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CLIMIT-Forskning, utvikling og demo av CO2-håndtering

Induced-seismicity geomechanics for controlled CO2 storage in the North Sea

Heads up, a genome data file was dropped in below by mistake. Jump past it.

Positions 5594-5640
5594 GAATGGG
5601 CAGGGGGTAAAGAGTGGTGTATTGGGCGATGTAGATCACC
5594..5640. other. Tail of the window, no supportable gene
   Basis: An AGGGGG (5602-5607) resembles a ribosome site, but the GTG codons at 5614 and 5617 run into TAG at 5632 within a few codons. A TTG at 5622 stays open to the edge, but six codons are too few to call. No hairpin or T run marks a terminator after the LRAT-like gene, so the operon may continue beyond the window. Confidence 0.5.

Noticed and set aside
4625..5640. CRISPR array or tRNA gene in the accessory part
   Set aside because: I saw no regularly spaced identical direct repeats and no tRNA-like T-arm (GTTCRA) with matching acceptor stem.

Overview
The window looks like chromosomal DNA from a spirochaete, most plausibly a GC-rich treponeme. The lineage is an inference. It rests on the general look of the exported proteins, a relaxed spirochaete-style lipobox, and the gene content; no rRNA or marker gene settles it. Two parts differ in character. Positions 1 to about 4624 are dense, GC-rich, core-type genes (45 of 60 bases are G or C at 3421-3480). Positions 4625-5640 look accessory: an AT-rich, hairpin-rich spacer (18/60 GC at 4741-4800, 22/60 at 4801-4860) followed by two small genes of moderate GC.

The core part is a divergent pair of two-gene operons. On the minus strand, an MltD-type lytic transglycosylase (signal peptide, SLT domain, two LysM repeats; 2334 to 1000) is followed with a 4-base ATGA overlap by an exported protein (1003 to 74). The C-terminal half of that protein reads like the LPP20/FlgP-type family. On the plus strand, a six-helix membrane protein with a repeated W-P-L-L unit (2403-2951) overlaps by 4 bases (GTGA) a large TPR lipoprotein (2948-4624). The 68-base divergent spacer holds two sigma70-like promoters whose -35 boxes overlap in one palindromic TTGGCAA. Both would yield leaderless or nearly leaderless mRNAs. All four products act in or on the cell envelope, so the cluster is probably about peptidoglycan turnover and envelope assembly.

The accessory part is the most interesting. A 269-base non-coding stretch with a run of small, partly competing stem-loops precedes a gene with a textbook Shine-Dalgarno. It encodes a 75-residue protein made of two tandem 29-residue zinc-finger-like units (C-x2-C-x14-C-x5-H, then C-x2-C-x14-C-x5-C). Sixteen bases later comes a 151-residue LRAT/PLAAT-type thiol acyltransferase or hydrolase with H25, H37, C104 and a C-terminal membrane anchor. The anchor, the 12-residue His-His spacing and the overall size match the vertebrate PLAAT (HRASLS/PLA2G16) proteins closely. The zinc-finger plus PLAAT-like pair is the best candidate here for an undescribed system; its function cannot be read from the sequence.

Alternative title: Indusert seismisitet og geomekanikk for kontrollert CO2-lagring i Nordsjøen

Awarded: NOK 6.8 mill.